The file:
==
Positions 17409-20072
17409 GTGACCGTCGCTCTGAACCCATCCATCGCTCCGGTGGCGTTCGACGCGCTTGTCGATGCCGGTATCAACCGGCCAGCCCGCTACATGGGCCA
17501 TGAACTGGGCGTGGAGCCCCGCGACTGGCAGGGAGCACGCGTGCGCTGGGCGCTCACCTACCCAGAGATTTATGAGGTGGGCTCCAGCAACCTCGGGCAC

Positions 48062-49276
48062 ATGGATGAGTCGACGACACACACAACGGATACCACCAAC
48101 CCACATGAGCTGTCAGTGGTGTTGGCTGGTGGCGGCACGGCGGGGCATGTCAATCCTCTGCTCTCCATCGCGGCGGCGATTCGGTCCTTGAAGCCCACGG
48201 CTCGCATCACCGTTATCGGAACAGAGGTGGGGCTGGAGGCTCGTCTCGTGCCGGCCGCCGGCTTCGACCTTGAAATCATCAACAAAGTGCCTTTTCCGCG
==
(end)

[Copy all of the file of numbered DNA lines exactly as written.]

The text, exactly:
Positions 17409-20072
17409 GTGACCGTCGCTCTGAACCCATCCATCGCTCCGGTGGCGTTCGACGCGCTTGTCGATGCCGGTATCAACCGGCCAGCCCGCTACATGGGCCA
17501 TGAACTGGGCGTGGAGCCCCGCGACTGGCAGGGAGCACGCGTGCGCTGGGCGCTCACCTACCCAGAGATTTATGAGGTGGGCTCCAGCAACCTCGGGCAC

Positions 48062-49276
48062 ATGGATGAGTCGACGACACACACAACGGATACCACCAAC
48101 CCACATGAGCTGTCAGTGGTGTTGGCTGGTGGCGGCACGGCGGGGCATGTCAATCCTCTGCTCTCCATCGCGGCGGCGATTCGGTCCTTGAAGCCCACGG
48201 CTCGCATCACCGTTATCGGAACAGAGGTGGGGCTGGAGGCTCGTCTCGTGCCGGCCGCCGGCTTCGACCTTGAAATCATCAACAAAGTGCCTTTTCCGCG